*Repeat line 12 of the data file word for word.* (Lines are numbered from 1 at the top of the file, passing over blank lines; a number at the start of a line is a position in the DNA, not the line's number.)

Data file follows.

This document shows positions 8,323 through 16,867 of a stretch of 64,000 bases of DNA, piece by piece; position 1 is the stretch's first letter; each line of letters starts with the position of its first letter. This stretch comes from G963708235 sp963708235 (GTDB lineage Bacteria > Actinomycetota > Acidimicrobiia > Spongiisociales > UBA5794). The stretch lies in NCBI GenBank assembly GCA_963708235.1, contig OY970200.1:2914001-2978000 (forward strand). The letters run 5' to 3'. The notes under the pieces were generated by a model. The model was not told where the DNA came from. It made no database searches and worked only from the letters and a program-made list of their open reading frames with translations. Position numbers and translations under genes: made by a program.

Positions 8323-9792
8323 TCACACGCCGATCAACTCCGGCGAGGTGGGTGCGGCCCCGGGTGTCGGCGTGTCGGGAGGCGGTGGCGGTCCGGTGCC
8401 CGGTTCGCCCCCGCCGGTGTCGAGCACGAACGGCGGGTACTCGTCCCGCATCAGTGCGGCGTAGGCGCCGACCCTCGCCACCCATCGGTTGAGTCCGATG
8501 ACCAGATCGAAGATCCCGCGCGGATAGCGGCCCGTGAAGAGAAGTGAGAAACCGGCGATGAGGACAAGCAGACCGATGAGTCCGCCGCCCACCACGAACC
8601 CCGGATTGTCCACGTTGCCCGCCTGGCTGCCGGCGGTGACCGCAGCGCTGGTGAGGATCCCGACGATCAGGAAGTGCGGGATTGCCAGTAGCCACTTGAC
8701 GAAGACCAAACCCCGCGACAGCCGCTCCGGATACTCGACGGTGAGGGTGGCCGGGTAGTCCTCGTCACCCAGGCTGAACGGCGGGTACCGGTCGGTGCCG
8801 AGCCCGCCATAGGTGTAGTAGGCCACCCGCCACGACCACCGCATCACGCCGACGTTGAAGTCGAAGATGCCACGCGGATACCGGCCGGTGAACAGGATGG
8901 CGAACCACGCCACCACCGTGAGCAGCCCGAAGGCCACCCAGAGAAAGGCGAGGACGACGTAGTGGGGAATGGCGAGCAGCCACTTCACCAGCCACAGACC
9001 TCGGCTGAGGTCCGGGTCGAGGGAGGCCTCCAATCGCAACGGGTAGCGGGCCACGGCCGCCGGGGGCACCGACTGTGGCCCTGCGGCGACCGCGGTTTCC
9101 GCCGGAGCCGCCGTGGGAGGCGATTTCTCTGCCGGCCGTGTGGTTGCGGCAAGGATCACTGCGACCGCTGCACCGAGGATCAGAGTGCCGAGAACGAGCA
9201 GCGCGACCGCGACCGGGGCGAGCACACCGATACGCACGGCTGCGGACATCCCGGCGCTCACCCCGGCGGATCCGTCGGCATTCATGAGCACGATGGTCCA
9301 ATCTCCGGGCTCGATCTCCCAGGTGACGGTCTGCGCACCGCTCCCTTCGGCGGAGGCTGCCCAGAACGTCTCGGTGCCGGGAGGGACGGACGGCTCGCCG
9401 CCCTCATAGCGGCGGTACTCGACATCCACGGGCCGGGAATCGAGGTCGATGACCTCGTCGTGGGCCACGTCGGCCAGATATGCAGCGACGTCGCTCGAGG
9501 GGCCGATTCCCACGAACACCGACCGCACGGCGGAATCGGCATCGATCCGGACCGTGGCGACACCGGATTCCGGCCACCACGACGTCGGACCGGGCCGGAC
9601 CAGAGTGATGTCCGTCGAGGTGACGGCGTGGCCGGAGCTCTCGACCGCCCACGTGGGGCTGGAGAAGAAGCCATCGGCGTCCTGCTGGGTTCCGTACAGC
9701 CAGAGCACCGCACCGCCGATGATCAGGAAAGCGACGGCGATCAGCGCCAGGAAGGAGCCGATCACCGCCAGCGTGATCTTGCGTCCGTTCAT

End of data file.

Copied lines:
9201 GCGCGACCGCGACCGGGGCGAGCACACCGATACGCACGGCTGCGGACATCCCGGCGCTCACCCCGGCGGATCCGTCGGCATTCATGAGCACGATGGTCCA